Is There a Risk of Corrosion with Dental Implants?
While a recent addition to tooth replacement options, dental implants have quickly become a very popular treatment. Dental implants are unique, using small titanium posts that are surgically placed into your jawbone. Your bone gradually fuses to the posts, stabilizing them within your jaw and enabling them to provide secure support for your replacement teeth. At Pacific Oral & Facial Surgery Center, we provide dental implants to meet a variety of different needs. While popular, we still receive many questions and concerns about dental implants, including if there is a risk of corrosion.
What is Corrosion?
Corrosion is a term that means the degradation of a material as a result of a chemical or electrochemical reaction. It is a gradual process that occurs over time.
Titanium implants are made with an oxide layer, which is designed to help prevent corrosion from occurring. However, this protection is not failproof, and corrosion may occur. Corrosion of dental implants is often a type of wet corrosion due to an electrochemical reaction in your mouth. This occurs when the saliva comes into contact with the metal surface. Saliva contains electrolytes and ions which, when they come into contact with the metal, cause the reaction to occur. Corrosion affects the stability of your dental implants, which can ultimately lead to implant failure.
Different Types of Corrosion
Dental implants can be affected by one of two different types of corrosion. The most common type of corrosion is called galvanic corrosion. This type of corrosion occurs when two or more dissimilar metals come into contact with one another. This occurs through the saliva, which creates an electrical current between the different metals. This current is called a galvanic current. The current flows through your saliva and the tissues in your mouth, causing both irritations as well as corrosion.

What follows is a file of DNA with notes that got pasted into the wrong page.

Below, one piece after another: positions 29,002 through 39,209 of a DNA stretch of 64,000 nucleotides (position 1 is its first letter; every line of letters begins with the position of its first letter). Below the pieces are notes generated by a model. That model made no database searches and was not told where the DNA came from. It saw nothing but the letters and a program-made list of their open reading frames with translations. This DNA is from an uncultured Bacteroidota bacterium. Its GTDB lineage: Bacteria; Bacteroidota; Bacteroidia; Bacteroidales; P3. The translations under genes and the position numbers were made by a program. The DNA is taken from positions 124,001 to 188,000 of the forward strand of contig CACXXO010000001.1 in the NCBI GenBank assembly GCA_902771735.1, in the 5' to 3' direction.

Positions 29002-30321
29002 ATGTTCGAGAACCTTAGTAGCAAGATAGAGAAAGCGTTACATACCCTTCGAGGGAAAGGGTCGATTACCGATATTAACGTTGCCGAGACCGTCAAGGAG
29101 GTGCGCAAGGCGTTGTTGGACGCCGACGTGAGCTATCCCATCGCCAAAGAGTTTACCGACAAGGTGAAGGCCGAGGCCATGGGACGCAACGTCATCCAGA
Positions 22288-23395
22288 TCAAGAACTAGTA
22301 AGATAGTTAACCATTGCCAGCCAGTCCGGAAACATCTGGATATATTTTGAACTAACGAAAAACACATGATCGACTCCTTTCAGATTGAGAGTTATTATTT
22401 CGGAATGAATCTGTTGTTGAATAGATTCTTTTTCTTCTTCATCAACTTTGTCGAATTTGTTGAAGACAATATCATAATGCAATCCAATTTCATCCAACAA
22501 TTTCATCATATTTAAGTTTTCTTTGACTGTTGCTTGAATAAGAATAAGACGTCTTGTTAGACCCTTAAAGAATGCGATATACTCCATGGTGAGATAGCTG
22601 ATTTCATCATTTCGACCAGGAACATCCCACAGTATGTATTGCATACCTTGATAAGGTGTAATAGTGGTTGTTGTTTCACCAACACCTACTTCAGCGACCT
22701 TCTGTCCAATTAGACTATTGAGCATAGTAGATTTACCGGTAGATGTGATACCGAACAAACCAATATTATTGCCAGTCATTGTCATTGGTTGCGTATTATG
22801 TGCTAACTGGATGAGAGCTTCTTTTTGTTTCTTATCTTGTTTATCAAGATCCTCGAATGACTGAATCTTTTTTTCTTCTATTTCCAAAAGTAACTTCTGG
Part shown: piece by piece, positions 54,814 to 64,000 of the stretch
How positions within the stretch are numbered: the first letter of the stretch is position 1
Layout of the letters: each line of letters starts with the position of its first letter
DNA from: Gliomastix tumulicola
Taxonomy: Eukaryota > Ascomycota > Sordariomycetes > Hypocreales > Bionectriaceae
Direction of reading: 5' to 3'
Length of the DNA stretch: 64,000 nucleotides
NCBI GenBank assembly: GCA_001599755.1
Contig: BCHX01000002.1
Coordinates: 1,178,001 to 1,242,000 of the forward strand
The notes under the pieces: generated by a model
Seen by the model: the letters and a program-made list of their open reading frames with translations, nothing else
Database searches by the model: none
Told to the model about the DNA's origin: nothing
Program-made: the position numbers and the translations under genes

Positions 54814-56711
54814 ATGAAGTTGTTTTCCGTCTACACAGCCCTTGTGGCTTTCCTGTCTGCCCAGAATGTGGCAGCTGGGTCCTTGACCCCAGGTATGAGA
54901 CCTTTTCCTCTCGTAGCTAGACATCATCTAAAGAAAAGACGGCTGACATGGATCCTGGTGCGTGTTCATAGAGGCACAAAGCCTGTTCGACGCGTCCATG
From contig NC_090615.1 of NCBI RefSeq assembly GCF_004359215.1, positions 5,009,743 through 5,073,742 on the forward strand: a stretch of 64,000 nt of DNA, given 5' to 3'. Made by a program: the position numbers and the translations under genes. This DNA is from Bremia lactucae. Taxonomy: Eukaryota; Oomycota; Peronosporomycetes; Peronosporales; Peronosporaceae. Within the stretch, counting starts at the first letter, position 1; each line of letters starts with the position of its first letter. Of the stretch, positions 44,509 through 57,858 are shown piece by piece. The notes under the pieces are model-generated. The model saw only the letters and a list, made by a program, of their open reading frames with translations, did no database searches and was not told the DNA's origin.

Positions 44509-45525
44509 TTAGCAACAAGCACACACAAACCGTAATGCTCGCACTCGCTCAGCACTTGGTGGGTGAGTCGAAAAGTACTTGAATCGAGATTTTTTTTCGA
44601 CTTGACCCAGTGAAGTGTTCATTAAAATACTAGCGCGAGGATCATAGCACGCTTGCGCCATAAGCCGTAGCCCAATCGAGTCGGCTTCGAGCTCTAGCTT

The other type of corrosion is called stress and pit corrosion. This corrosion occurs when the implant posts and the abutments, or connectors that help to stabilize your replacement teeth, come into contact with one another. The implant and the abutment may develop microscopic pits, and the constant biting and chewing forces can cause these components to wear down faster in the affected areas.
Avoiding the Risk of Corrosion with Alternative Materials
The risk of corrosion with titanium dental implants is very low. It is, however, still a concern for many patients. This concern has, in part, fueled the search for alternative implant materials, which led to the development of zirconia implants. Called ceramic implants, zirconia implants provide a metal-free alternative to titanium. Your bone fuses to zirconia posts just as it fuses to titanium, allowing the posts to provide secure stability for replacement teeth. The material does not conduct electrical currents, nor does it release ions into the tissues in your mouth. While zirconia does not corrode and it has its own set of unique benefits, there are also a few drawbacks with this material. During your initial consultation, we will go over the benefits and drawbacks to your implant options to help you find a solution that will provide you with the best possible outcome.
While there is a risk of corrosion with titanium dental implants, the risk is very small. Even so, the benefits that dental implants often provide far outweigh this risk. For more information about dental implants, and if you have any questions or concerns, do not hesitate to call Pacific Oral & Facial Surgery Center at 925-290-7727 today.
Board certified in Oral & Maxillofacial surgeryThe surgical specialty of oral and maxillofacial surgery requires up to six additional years of hospital based surgical and anesthesia training beyond dental school.
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